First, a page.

For people with existing hypertension, capsules containing cocoa flavanols helped reduce blood pressure and arterial stiffness, according to a small study in Frontiers in Nutrition.
Previous trials back up these findings — in fact, some research suggests that cocoa flavanols lower blood pressure and arterial stiffness as much as certain blood pressure medications. However, the effectiveness of flavanols in everyday settings was unknown, as previous studies were performed in tightly controlled experimental settings.
The current research, performed at the University of Surrey in England, also helps alleviate concerns that cocoa flavanols pose health risks for those with normal or low blood pressure — the flavanol supplement does not decrease blood pressure too much in those with normal or low levels.
This is the first real-world study on cocoa flavanols and blood pressure. “Before we even consider introducing cocoa into clinical practices, we need to test if the results previously reported in laboratory settings safely translate into real-world settings, with people going about their everyday lives,” says Christian Heiss, Professor of Cardiovascular Medicine at the University of Surrey.
For several days, 11 healthy participants consumed, on alternating days, either six cocoa flavanol capsules (CocoaVia) or six placebo capsules containing brown sugar. Participants were given an upper arm blood pressure monitor and a finger clip measuring pulse wave velocity (PWV) that gauges levels of arterial stiffness.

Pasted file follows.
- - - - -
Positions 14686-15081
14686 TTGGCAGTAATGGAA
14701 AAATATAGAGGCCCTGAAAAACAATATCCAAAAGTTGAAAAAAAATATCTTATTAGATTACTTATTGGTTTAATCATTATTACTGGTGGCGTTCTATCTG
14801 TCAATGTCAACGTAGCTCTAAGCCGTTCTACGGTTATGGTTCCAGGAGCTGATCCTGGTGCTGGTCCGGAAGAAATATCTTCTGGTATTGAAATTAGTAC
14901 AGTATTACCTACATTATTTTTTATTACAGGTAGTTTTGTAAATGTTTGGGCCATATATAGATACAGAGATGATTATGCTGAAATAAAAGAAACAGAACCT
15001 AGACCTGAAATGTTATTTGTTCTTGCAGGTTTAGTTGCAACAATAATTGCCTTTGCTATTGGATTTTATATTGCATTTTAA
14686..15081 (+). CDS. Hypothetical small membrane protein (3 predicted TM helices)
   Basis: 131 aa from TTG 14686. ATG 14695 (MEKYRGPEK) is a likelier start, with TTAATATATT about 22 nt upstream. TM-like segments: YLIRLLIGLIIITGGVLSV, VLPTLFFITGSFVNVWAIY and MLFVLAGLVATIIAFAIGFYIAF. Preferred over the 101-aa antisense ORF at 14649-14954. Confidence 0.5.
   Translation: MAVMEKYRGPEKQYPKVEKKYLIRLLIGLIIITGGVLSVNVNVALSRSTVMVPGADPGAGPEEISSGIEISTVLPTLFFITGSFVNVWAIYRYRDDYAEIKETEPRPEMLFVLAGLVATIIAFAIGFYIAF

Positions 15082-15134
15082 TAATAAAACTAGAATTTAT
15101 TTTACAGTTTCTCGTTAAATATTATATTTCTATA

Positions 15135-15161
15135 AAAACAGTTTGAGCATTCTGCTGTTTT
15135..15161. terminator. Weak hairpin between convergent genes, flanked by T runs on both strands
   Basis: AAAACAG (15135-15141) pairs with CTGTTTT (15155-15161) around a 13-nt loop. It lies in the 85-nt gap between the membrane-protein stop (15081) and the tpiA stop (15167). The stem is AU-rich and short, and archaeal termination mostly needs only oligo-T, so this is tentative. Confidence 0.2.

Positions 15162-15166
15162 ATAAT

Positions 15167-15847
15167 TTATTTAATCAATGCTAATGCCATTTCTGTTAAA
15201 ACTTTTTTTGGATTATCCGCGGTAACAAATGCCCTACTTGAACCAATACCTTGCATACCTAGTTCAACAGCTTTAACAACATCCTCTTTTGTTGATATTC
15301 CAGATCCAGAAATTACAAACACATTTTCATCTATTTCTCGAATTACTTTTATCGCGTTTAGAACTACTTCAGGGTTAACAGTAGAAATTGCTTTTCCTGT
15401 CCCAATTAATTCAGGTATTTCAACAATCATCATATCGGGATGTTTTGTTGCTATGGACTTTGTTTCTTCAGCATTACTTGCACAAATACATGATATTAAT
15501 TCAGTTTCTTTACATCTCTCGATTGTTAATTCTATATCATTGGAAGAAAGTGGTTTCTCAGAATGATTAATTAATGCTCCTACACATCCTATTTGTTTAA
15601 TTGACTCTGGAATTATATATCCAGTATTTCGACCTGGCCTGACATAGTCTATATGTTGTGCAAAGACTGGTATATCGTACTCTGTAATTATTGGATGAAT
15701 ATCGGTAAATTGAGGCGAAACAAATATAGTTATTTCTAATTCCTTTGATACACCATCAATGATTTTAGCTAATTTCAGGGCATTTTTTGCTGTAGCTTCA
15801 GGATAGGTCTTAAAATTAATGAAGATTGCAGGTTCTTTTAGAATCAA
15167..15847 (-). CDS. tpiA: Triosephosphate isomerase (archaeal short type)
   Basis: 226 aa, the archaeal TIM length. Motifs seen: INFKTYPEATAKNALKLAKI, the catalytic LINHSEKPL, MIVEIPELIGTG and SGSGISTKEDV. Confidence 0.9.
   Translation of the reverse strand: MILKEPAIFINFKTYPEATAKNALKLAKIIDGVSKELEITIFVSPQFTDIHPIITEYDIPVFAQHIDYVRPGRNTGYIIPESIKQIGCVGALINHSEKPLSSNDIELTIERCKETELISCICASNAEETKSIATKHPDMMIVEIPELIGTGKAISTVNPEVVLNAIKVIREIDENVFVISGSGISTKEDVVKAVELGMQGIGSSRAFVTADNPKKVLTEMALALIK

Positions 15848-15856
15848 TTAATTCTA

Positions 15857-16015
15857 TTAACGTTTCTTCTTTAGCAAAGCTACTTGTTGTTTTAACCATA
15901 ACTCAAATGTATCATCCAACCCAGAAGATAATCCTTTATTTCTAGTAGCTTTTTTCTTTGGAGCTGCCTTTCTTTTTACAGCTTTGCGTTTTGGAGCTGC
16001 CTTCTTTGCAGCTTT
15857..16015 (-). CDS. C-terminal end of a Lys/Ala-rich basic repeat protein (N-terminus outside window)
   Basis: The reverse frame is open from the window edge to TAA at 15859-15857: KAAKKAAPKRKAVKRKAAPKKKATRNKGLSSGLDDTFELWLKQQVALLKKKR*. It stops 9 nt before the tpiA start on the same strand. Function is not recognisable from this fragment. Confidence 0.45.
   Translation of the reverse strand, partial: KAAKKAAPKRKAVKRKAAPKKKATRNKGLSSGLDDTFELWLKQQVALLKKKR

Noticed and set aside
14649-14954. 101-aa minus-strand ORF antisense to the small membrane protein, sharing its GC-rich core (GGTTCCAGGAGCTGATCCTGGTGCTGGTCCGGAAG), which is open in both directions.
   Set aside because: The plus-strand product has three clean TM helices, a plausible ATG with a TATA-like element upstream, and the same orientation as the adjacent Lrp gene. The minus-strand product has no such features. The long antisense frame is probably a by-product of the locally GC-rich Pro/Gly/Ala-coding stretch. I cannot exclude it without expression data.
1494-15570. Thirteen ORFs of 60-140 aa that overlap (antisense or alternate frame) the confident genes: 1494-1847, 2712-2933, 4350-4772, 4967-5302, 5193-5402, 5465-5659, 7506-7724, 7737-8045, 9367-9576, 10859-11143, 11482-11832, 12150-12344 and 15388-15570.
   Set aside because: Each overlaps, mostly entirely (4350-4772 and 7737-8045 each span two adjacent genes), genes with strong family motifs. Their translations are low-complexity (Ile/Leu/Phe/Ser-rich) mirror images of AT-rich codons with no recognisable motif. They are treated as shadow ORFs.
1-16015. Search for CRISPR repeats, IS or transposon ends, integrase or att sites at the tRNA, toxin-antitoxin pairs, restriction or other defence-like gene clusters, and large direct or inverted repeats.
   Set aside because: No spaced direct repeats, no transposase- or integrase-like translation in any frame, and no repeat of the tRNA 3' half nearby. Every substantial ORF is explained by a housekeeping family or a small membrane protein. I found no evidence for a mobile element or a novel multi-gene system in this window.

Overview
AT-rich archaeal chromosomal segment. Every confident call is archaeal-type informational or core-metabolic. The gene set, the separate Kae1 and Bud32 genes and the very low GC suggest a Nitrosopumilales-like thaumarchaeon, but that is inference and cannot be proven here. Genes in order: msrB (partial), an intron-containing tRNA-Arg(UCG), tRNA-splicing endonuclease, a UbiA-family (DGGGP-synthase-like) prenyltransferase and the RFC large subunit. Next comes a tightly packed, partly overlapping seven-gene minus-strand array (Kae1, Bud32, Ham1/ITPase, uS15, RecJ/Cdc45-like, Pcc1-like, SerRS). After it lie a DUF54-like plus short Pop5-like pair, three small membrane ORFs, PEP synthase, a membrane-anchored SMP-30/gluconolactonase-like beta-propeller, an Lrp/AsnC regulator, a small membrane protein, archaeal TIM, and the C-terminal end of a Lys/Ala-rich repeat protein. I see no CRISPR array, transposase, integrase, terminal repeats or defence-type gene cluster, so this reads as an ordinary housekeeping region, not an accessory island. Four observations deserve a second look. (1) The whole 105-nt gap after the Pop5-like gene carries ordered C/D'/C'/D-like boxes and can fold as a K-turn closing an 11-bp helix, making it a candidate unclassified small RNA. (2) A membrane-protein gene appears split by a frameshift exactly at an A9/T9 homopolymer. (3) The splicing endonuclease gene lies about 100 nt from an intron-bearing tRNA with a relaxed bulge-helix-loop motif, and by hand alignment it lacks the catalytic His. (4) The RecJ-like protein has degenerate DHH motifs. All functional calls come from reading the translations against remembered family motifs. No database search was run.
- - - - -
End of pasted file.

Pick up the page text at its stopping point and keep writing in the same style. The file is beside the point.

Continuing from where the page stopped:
Measurements of blood pressure and PWV were taken prior to consumption of the capsules and every 30 minutes after ingestion for the first three hours, and then hourly for the remaining nine hours. Researchers found that blood pressure and arterial stiffness were only lowered in participants if their readings were high — and there was no effect when blood pressure readings were low in the morning.
Benefits were also reported eight hours after ingestion of the cocoa capsules. Researchers believe that this second peak may be due to how bacteria in the gut metabolise cocoa flavanols.
“What we have found indicates that cocoa flavanols only decrease blood pressure if it is elevated. Working with participants’ personal health technologies showed us how variable blood pressure and arterial stiffness can be from day to day and shows the role of personal health monitors in developing and implementing effective personalized care,” says professor Heiss.
“In conclusion, our data confirm that cocoa can improve vascular function and decrease blood pressure and arterial stiffness not only within the first 3 h after ingestion but also later at 8 h in healthy normotensive people. Our study uncovers considerable intra- and inter-individual variation in responses using an innovative n-of-1 study design with personal devices. With this approach, we uncovered baseline blood pressure as a major determinant of response in healthy young people. Our data highlight the need for personal health monitors to develop and implement effective personalized nutritional intervention strategies in the future.”